Serial killer Elizabeth Wettlaufer went undetected for one fundamental reason: Old people are expected to die.
And when, like eight of her 14 victims, they do die, few of us are surprised.
That’s the gist of Justice Eileen Gillese’s report into just how Wettlaufer, a registered nurse, managed to kill eight Ontario nursing home residents over a nine-year period.
She also assaulted or attempted to kill six more, including an elderly woman receiving home care.
In the end, she was caught only because she turned herself in.
Had she not done so, Gillese says, the killings would never have been discovered.
How could this happen? A reading of Gillese’s report suggests the crimes were easy to pull off. Wettlaufer stole insulin from the institutions where she worked and injected it into her victims.
No one knew of the thefts. No one suspected foul play. Often, the crimes took place at night when she was the only nurse on duty.
Some deaths were investigated by the provincial coroner’s office. But no autopsies were performed.
As Gillese notes, only eight to nine per cent of deaths in long-term care homes are autopsied. The percentage for the overall population is 40.
Over her long career, Wettlaufer was twice fired for making medical errors, including drug theft.
But in both cases, in an effort to avoid union grievances, her employers agreed to pretend she had quit of her own accord.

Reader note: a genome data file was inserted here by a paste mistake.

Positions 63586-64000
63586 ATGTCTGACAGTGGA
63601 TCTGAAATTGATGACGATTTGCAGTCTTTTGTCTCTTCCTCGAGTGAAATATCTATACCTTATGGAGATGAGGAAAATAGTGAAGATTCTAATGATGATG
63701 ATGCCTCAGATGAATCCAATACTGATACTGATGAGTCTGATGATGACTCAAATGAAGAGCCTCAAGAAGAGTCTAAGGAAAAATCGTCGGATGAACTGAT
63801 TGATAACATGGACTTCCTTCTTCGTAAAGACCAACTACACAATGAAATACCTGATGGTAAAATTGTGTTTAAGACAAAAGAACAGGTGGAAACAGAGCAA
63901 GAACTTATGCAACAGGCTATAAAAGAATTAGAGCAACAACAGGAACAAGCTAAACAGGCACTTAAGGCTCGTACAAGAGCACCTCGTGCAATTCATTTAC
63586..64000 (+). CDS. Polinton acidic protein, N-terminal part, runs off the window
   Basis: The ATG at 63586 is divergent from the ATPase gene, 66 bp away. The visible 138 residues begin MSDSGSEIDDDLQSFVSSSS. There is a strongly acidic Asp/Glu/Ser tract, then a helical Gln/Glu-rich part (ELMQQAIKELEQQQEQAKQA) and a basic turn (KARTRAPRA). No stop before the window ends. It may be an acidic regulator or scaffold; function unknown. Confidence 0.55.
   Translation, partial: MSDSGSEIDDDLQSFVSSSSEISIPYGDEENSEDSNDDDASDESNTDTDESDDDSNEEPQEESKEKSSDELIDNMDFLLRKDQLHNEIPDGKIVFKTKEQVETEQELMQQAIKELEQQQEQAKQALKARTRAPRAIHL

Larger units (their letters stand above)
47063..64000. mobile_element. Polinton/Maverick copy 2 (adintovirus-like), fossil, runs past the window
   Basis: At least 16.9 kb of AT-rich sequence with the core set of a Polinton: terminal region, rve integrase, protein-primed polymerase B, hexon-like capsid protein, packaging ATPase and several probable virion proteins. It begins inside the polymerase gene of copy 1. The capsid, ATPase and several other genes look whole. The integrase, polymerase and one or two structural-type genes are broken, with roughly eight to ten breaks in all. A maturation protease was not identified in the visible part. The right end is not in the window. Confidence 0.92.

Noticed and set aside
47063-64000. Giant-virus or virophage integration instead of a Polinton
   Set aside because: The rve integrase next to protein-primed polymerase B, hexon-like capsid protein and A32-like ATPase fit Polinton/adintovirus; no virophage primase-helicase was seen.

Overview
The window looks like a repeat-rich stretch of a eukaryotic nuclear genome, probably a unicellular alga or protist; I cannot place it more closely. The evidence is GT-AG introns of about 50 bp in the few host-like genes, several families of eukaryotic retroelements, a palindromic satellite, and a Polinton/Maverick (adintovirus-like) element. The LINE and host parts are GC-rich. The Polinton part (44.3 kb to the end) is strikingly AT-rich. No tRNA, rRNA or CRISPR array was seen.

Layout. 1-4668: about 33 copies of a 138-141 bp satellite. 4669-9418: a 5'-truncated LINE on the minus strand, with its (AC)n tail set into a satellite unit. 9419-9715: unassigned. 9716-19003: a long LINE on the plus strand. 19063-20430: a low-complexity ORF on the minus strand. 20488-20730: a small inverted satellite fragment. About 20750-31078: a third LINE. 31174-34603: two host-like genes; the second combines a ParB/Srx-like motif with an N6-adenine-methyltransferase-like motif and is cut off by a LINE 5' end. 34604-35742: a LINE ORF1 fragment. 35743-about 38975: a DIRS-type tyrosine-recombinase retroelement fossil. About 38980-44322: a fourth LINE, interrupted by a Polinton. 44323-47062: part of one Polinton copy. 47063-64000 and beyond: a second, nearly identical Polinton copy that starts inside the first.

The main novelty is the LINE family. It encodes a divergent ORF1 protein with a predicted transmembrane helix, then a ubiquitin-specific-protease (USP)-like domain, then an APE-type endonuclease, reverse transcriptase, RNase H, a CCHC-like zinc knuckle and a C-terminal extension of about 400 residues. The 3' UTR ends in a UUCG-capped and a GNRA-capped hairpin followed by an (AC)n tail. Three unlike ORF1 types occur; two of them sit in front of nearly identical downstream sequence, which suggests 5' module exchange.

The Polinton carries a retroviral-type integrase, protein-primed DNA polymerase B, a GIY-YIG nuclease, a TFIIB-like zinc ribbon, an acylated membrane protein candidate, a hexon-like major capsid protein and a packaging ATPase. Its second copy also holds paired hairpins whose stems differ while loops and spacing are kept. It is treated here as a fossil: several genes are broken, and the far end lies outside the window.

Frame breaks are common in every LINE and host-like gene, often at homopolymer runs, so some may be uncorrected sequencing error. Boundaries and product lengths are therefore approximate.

One even provided her with a reference that, in effect, allowed her to keep on killing.
In her report, Gillese finds no individuals at fault. The problem, she says, is systemic.
She makes common-sense recommendations for improving the system — such as putting windows into nursing home drug cupboards in an effort to deter the theft of pharmaceuticals.
She would also require long-term care facilities to report deaths electronically rather than by fax to the provincial coroner’s office. This would allow the coroner to better determine unusual death patterns.
She suggests that nursing homes be required to have more registered nurses on staff to deter rogue behaviour and that these homes hire pharmacists or pharmacy technicians to manage the drug supply.
She says the government should pick up the tab.
Throughout, Gillese’s report is focused tightly on the phenomenon of serial killers operating in the health-care system. This is both a strength and a weakness.
It is a strength because her recommendations are attainable.
She points out that health-care serial killers pose a problem worldwide and that Wettlaufer is not unique.
Such killers, however, can be thwarted by fairly simple means, such as better training, staffing and reporting.
The larger problem, which she doesn’t really address, goes beyond serial killers. It has to do with how society views old people, particularly those in nursing homes.
Increasingly, as the report points out, nursing homes are populated by the most vulnerable. Roughly 90 per cent suffer from some form of cognitive impairment, while 86 per cent require help in basic functions, such as eating.
It is easy — and convenient — to accept the deaths of such people as not only inevitable, but desirable.
This attitude provides fertile ground for serial killers. More importantly, it provides fertile ground for what I suspect is a much larger group — those who see nursing homes not as places where people can live out their lives with as much joy as possible, but as short-term way stations on the road to an inexorable death.
Thomas Walkom is a columnist with Torstar Syndication Services.